Shift From ESL to ELL

Before ELL became a more mainstream term, ESL was used to describe all English language instruction for non-native speakers. In recent decades, however, the term has gradually evolved to include not just language instruction but also academic and cultural support along with educational advocacy.

In fact, the shift in our description of English learners dates back to before ESL was even readily used. In the 1970s, the term “Limited English Proficient (LEP)” was used to describe people who knew some English but still needed help developing their language skills. From there, the term ELL was coined—but there is still some controversy as to which terms should be used.

Diverse Models of English Language Instruction

Just as terminology describing English learners has shifted over the years, so have the models of teaching English to students of all backgrounds. From push-in and pull-out programs to the scaffolding in English language learning, different models are constantly being tried and tested to determine which are most effective.

“Push-In” Programs vs. “Pull-Out” Programs

In most U.S. schools offering ESL programs, students (and their families) have an option between “push-in” and “pull-out” programs. With a push-in program, all resources needed for the student to work on their English learning skills are brought directly into the classroom. This might mean that during regular reading time in the class, an ESL reading specialist is brought in to work specifically with students learning English as a second language. These students receive specialized and tailored instruction without having to leave their classrooms, which could improve inclusion.

With a pull-out ESL program, the student is removed from the general classroom and receives language instruction in another class or context. This setup could allow students to receive more direct instruction that is tailored to their needs. Because these students are removed from the general education class, they may learn with less potential for distractions. Being taught in an exclusive and separate environment could also help build trust between ESL/ELL teachers and students.

Ultimately, both push-in and pull-out programs come with their inherent pros and cons. It is up to students and their families to determine which type would best suit their needs.

Role of Scaffolding in English Language Learning

Another key concept for educators to master in ESL and ELL is that of scaffolding. Scaffolding in English language learning refers to a method where an ELL teacher provides temporary support, presenting concepts in small segments to enhance student learning. From there, as students master concepts, they may build upon them with teachers providing less support as time goes on.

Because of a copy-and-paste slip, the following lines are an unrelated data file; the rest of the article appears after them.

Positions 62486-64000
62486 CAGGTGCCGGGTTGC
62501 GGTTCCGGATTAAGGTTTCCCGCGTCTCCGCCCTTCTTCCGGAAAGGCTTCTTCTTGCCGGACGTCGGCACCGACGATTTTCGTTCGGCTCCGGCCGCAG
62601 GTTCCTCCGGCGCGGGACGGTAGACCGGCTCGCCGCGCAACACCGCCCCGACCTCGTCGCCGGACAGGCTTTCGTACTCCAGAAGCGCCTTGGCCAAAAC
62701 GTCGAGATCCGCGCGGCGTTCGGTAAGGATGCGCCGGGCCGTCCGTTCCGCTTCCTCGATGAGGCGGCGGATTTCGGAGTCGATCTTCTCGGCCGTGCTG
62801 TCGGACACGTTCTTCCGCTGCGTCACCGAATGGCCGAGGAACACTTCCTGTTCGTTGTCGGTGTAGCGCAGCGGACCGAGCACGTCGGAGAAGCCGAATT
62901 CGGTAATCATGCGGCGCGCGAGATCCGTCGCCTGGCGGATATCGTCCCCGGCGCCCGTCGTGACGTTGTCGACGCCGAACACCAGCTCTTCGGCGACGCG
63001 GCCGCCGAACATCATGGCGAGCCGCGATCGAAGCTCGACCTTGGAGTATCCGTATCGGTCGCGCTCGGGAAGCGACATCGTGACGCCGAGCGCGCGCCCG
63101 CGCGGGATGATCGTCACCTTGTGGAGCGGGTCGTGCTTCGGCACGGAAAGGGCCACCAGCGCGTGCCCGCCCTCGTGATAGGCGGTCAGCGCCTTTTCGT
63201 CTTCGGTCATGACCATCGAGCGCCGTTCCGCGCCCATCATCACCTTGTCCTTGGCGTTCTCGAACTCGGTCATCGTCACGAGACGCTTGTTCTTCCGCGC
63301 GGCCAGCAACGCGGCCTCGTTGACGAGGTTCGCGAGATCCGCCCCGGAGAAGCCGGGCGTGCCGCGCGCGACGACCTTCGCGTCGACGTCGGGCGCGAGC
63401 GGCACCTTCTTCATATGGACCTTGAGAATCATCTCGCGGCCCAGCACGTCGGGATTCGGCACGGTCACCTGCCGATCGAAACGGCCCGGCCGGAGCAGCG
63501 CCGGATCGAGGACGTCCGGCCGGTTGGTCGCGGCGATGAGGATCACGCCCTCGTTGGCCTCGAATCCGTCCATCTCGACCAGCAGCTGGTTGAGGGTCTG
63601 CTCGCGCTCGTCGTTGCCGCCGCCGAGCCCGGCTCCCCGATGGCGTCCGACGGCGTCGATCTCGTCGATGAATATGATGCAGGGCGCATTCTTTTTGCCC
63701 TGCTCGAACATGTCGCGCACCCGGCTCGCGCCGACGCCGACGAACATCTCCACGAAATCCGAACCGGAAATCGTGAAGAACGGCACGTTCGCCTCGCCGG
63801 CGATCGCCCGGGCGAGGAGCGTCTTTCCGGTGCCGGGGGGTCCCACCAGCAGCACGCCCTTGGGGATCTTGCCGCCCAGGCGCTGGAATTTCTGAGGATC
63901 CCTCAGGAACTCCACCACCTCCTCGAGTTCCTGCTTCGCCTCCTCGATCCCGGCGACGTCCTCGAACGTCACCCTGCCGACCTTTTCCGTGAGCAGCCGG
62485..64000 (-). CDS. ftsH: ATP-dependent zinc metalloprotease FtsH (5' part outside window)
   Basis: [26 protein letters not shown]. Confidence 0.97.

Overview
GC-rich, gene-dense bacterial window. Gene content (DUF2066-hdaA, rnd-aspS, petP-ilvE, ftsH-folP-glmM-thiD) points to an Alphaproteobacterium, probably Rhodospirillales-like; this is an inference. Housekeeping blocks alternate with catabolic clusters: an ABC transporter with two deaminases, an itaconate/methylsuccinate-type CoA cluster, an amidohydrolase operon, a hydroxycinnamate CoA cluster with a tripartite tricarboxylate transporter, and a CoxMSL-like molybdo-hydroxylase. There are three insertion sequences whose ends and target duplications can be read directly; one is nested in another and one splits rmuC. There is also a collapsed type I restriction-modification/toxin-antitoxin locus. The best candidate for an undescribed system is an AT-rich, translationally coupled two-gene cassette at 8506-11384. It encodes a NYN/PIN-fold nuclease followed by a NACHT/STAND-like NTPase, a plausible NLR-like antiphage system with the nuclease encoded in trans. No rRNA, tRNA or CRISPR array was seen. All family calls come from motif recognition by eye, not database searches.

For many ESL and ELL teachers, scaffolding is an essential part of the curriculum because it allows instruction to be adapted and cater to all students’ needs while meeting them where they are. Likewise, scaffolding is highly personalized and could work with individualized instruction or group instruction.

Challenges and Solutions in English Language Learning

Those who want to get into teaching ELL or ESL should also understand the share of challenges that could arise in this field.

Common Issues Faced by ELLs

For language learners of different backgrounds, the biggest obstacles are often related to advocacy and getting into the right programs. All too often, students who need to learn English as non-native speakers are unable to advocate for themselves and must rely on family to get them the programs they need to succeed.

How Can These Issues Be Addressed Effectively?

This is where ELL teachers could make all the difference, providing a voice and support for these students. Of course, ELL teachers need support as well. Oftentimes, lack of funding or lack of administrative support is pervasive throughout school systems. ESL teachers may find themselves having to advocate not just for their students but for their own programs, communicating with administrators and policymakers to get the funding they need.

Interested in Teaching ELL?

ELL teachers play a vital role in preparing future generations for a lifetime of literacy and success. If you are interested in working as an ELL teacher, a graduate certificate in teaching English language learners could offer the opportunity to build on essential skills needed in the classroom.

Post University’s Graduate Certificate in Teaching English Language Learners (TELL) is offered entirely online for your convenience, so reach out to request more information or start your application today.

The Graduate Certificate in Teaching English Language Learners is not designed to fulfill the educational requirements for any educational credential, such as a state teacher’s license or TESOL certification.